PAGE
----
The identification of essential job functions is a "highly fact-specific inquiry" and, as such, is generally a question of fact. See Lui, 211 Cal.App.4th at 977; Hastings, 110 Cal.App.4th at 967 n.6. This case falls within the general rule. Although a jury could find for UPS on the essential functions issue, they could also find for Gregory. Cf. Holly D., 339 F.3d at 1175 (summary judgment inappropriate where evidence supports conflicting inferences). When the above evidence is viewed in the light most favorable to Gregory, a reasonable jury could find that being able to perform the job of Package Car Driver is not an essential function of a Relief Feeder Driver of Gregory's seniority based on: (1) the June 2014 bid posting's silence regarding the Package Department; (2) Art. 31 § 3 of the CBA permitting changes to Feeder operations; (3) the CBA's silence on whether a Relief Feeder Driver could be allowed to perform other jobs within the Package Department; (4) Clay and Ruiz's testimony regarding a lack of reassignment to the Package Department for a year; (5) Gregory's ability to take time off, to no show, and to bump nine less senior drivers; and (6) Gregory's apparent ability to attain a permanent Feeder Driver position in less than a year's time. Because the evidence indicates that Gregory may be a "qualified individual" for the Relief Feeder Driver position, and the evidence indicates that Gregory was subjected to a 100% healed policy, summary judgment on this claim is inappropriate.
B. Third Cause of Action - Gov. Code § 12940(n) - Interactive Process
UPS argues that Gregory was not released to work in any capacity until December 2012, and his release from Dr. Hanley with respect to a Feeder Driver position did not occur until March 2013. No accommodation was possible without a medical release to return to work, so there is no liability before December 2012. Once UPS received the December 2012 release, it began the interactive process. An ADA checklist meeting was held in which Gregory responded to questions and filled out the checklist form. As a result of his responses which created self-imposed restrictions, the only unionized job that Gregory had seniority for was Relief Feeder Driver. However, based on his physical restrictions, Gregory could not perform the essential functions of a Relief Feeder Driver because he could not perform the duties of a Package Car Driver. Therefore, there were no positions or accommodations available to Gregory.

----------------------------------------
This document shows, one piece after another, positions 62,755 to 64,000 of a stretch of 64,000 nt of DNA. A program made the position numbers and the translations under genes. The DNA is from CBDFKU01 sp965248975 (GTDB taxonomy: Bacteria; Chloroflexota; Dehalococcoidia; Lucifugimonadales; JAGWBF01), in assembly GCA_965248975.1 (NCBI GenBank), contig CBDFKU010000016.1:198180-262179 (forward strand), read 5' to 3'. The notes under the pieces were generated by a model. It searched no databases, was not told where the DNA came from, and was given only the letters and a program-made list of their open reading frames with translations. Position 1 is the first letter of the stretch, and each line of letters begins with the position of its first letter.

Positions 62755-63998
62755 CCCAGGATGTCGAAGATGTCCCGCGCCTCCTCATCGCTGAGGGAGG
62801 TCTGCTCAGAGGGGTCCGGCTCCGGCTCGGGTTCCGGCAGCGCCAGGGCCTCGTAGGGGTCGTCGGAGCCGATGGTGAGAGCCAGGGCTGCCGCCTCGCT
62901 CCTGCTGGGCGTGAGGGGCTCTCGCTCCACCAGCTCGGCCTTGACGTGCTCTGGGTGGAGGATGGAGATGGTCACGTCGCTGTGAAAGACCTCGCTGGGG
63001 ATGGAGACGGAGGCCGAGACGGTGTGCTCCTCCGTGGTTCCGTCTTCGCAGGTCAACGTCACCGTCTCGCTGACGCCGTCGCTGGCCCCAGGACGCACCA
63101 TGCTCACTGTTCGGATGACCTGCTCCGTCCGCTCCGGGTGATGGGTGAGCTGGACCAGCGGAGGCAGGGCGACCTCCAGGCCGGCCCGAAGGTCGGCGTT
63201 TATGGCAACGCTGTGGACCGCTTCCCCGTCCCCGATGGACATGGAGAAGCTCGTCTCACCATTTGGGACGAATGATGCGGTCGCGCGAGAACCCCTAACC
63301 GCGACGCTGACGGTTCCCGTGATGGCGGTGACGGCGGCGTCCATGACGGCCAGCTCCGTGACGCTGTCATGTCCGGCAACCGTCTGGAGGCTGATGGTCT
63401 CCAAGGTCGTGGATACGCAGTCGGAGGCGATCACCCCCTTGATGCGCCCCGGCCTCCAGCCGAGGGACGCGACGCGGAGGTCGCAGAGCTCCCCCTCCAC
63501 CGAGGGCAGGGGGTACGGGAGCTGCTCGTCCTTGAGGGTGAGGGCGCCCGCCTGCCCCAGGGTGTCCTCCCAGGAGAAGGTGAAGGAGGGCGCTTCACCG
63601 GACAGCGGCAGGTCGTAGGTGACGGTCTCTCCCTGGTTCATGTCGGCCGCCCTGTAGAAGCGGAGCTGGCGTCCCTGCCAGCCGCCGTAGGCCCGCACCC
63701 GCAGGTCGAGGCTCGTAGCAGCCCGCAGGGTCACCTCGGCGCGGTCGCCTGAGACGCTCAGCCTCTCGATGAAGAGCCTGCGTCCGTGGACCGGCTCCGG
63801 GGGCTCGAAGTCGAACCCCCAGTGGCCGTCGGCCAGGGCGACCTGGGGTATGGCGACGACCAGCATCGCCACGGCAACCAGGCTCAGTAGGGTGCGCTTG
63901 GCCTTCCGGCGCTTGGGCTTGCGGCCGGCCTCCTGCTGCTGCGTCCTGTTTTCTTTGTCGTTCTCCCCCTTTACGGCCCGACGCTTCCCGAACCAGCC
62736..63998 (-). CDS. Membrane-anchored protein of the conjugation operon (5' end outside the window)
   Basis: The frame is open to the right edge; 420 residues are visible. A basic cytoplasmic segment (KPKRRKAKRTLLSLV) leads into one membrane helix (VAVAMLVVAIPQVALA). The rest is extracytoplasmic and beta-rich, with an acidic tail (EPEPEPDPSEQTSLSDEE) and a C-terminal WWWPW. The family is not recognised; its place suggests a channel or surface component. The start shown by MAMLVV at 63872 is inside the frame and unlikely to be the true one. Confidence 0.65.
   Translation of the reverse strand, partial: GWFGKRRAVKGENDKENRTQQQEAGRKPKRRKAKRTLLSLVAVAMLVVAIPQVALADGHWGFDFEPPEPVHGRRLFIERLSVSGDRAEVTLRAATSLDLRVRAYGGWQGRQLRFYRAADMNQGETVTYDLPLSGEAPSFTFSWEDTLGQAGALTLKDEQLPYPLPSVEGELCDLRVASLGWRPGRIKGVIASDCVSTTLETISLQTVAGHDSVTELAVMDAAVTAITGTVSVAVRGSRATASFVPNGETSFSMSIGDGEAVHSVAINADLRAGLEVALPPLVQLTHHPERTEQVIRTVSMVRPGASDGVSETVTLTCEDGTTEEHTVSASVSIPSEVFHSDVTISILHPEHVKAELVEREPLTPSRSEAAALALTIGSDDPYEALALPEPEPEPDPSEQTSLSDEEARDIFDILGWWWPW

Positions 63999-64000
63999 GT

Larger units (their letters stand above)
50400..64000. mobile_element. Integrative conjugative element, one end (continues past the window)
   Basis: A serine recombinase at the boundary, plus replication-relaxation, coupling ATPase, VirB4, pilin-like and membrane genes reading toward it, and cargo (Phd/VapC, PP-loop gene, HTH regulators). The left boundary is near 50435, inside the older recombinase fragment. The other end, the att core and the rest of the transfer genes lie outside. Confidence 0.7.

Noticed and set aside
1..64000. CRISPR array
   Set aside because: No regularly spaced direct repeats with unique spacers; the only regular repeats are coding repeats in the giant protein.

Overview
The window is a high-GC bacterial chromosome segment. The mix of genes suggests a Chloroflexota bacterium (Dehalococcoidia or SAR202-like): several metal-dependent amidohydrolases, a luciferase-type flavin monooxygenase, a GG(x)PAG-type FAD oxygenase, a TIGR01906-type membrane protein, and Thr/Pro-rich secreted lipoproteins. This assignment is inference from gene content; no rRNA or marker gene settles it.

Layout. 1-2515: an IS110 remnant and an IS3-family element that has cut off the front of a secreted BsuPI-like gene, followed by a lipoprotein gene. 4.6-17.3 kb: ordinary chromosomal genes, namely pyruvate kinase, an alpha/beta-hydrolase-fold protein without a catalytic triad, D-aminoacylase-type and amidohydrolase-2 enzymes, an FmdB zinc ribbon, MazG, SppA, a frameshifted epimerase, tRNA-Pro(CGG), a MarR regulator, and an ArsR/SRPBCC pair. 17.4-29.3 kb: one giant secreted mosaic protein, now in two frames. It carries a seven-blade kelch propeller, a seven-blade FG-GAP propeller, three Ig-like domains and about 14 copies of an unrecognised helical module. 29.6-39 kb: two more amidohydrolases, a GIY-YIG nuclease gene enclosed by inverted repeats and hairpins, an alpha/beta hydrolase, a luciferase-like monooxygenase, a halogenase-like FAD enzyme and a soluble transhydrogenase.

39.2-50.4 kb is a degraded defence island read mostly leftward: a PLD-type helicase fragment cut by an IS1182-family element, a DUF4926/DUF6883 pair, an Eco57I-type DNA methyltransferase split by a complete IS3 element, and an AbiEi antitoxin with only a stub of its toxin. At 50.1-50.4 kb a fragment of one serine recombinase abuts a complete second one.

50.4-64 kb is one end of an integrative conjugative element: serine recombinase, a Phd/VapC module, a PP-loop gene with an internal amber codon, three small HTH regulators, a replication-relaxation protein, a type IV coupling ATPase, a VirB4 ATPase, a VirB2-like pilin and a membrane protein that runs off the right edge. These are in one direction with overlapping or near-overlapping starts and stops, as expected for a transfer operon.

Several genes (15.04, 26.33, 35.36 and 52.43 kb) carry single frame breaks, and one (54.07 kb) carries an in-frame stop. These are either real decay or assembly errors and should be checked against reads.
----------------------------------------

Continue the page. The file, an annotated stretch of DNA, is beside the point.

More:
Gregory argues that UPS failed to engage in a timely interactive process. Although Gregory received a release to work in December 2012, he had been released to modified duty in September 2011 and Summer 2012. Instead of an interactive process, UPS told Gregory that he was ineligible for several Relief Feeder Driver positions because he could not perform Package Car Driver duties and he needed to be 100% healthy. The progress reports that UPS received during the workers compensation process, Gregory informing Tafoya that he wanted to return to work, and his applications for the Relief Feeder Driver positions, were sufficient to trigger UPS's duty to engage in the interactive process. Further, Gregory argues that UPS did not explain the consequences of his various responses to the ADA checklist form during the May 2013 interactive meeting. If he had known that his answer would ultimately mean that he would not work, he would have been willing to change his responses.
Under FEHA, it is an unlawful employment practice to "fail to engage in a timely, good faith, interactive process with the employee or applicant to determine effective reasonable accommodations, if any, in response to a request for reasonable accommodation by an employee or applicant with a known physical or mental disability or known medical condition." Cal. Gov. Code § 12940(n). "The interactive process' required by the FEHA is an informal process with the employee or the employee's representative, to attempt to identify a reasonable accommodation that will enable the employee to perform the job effectively. Ritualized discussions are not necessary." Scotch v. Art Institute of Cal., 173 Cal.App.4th 986, 1013 (2009); Wilson v. County of Orange, 169 Cal.App.4th 1185, 1195 (2009). "Although it is the employee's burden to initiate the process, no magic words are necessary, and the obligation arises once the employer becomes aware of the need to consider an accommodation." Scotch, 173 Cal.App.4th at 1013; Gelfo v. Lockheed Martin Corp., 140 Cal.App.4th 34, 62 n.22 (2006). Once the interactive process is initiated, the employer has a continuous obligation to engage in the process in good faith. Swanson v. Morongo Unified Sch. Dist., 232 Cal.App.4th 954, 971 (2014); Scotch, 173 Cal.App.4th at 1013. Both parties must participate in good faith in the interactive process, and both parties have the obligations to keep communications open and to not obstruct the process. Swanson, 232 Cal.App.4th at 971-72; Scotch, 173 Cal.App.4th at 1013. Once there has been an opportunity to conduct reasonable discovery on the issue, a § 12940(n) plaintiff "must identify a reasonable accommodation that would have been available at the time the interactive process should have occurred." Nealy v. City of Santa Monica, 234 Cal.App.4th 359, 379 (2015); Scotch, 173 Cal.App.4th at 1018.